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“Child labour and poverty are inevitably bound together and if you continue to use the labour of children as the treatment for the social disease of poverty, you will have both poverty and child labour to the end of time” – Grace Abbott

God’s gifts to us are children. They must be safeguarded, fostered, and moulded into the personas they choose. They’re as delicate as a rose petal, but their gentleness exposes them to the risk of being crushed.
They have the potential to lead the future if properly guided. The future belongs to the children. However, instead of assisting them in discovering themselves, they are directed to work, which has an indirect impact on the country’s prosperity.

Children must play, they must fall and learn to get back up, and they must love being children. However, with child labour, all of this is a pipe dream.
What is the root cause of child labour and where did it begin? Maybe it started with a doctor’s son becoming a doctor, so we concluded that a labourer’s son or daughter would also become a labourer. We mistakenly believe that by employing children, we are eradicating poverty, but they mature faster than their age and lose the sanctity of their childhood.

Child labour is defined by the International Labour Organization (ILO) as work that children should not be doing at their age, or employment that is too risky and unsuitable for them if they are sufficient.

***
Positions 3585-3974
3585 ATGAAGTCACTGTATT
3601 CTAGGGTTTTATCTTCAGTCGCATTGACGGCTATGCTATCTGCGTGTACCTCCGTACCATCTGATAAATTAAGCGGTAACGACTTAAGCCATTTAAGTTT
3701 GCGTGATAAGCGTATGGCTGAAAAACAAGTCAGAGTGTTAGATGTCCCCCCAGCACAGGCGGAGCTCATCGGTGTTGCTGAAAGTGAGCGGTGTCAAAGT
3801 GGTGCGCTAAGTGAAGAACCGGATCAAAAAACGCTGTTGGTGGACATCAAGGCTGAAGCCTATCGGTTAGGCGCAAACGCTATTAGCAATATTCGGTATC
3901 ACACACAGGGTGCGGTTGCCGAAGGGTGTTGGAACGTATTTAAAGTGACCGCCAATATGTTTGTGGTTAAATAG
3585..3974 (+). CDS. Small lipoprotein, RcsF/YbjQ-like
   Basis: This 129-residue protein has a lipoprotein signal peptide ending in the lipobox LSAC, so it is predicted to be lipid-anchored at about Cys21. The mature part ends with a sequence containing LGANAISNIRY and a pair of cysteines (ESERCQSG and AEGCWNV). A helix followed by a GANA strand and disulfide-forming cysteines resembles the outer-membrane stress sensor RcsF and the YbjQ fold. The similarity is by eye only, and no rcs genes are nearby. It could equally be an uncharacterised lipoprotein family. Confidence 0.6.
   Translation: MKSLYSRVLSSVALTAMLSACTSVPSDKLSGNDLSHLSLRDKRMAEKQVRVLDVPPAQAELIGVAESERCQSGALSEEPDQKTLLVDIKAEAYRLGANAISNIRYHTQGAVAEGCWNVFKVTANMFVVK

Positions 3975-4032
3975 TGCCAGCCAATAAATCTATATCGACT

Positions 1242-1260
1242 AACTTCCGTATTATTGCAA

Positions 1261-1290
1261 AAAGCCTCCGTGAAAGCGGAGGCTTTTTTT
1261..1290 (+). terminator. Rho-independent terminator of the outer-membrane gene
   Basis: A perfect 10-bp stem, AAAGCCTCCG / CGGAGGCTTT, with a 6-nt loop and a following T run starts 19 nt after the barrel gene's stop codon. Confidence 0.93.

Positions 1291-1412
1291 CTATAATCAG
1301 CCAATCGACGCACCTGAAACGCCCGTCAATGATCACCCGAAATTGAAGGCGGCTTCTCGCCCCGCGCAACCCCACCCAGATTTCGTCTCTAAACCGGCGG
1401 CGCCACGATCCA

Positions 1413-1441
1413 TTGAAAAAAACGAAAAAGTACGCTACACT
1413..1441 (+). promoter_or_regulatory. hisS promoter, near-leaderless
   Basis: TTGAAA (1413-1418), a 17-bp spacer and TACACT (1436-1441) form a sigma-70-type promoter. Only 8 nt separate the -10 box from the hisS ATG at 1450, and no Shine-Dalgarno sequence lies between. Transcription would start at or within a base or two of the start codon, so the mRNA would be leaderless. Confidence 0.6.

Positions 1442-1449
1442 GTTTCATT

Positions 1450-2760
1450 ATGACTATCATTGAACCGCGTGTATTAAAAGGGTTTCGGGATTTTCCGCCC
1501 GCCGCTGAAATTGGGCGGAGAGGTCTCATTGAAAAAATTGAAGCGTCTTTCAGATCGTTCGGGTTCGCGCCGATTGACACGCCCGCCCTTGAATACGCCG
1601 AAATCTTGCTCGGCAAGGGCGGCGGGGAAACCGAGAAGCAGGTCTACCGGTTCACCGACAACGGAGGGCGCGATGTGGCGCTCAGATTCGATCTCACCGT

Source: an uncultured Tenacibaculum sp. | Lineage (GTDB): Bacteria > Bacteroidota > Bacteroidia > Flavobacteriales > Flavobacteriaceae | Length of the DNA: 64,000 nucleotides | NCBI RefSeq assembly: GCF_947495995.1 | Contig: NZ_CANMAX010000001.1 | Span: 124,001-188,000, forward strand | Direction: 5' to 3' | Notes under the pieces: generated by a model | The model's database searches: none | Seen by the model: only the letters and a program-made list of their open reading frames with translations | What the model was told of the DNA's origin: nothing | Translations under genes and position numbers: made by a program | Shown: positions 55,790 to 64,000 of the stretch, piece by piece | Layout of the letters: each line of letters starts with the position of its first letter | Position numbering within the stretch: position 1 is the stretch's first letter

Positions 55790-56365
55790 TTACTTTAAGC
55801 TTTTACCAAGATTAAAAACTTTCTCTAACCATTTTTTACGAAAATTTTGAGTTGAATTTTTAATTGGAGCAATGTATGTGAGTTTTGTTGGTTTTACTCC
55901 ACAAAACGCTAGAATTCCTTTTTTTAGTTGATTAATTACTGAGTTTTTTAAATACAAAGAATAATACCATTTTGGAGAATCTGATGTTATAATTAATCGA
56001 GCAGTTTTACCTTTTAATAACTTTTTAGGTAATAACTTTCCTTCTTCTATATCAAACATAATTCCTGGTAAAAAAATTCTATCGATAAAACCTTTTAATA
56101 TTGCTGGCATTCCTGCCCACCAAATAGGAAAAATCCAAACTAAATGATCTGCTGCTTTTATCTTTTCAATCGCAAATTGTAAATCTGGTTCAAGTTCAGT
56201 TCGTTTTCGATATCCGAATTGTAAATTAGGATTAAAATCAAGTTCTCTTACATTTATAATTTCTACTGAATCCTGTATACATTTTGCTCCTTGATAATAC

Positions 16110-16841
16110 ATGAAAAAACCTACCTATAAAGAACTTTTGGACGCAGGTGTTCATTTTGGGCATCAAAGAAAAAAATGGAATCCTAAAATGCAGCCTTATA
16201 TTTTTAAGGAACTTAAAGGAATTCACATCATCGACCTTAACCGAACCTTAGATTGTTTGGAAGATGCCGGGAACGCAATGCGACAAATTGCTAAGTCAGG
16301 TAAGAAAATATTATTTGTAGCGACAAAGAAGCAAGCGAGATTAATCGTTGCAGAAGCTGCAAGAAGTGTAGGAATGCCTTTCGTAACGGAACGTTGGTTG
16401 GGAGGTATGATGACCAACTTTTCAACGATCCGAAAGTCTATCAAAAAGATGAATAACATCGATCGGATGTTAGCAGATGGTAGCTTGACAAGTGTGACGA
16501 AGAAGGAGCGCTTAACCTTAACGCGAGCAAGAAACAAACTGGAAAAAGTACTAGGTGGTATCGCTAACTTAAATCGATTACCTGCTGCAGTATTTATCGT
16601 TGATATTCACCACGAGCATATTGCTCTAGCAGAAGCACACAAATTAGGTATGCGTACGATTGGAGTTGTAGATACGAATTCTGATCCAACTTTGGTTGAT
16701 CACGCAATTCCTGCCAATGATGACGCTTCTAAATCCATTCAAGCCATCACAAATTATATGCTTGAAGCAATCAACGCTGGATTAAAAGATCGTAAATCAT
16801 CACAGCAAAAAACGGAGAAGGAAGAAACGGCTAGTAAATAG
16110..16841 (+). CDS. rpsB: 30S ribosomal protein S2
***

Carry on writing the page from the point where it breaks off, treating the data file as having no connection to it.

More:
Child labour jeopardises a child’s entire development as well as his or her educational opportunities. By forcing them to participate in often perilous and strenuous work and barring them from attending school.

In 2002, the International Labour Organization (ILO), a United Nations organisation that oversees the world of work, established the World Day against Child Labour to raise awareness about the issue of child labour and to develop strategies to end it. The intention of the day is to raise awareness about the harmful emotional and physical problems that children forced to work as children face all over the world.
We must all come together and act now to put an end to all forms of child labour. We should provide an environment in which they are not forced to engage in hazardous work, particularly in small-scale industries or housework. Let us collaborate for a global and noble cause.
Even one person, if determined, can make a difference.

rahul sir

Shri. Rahul L. Tiwari

Secretary – Rahul Education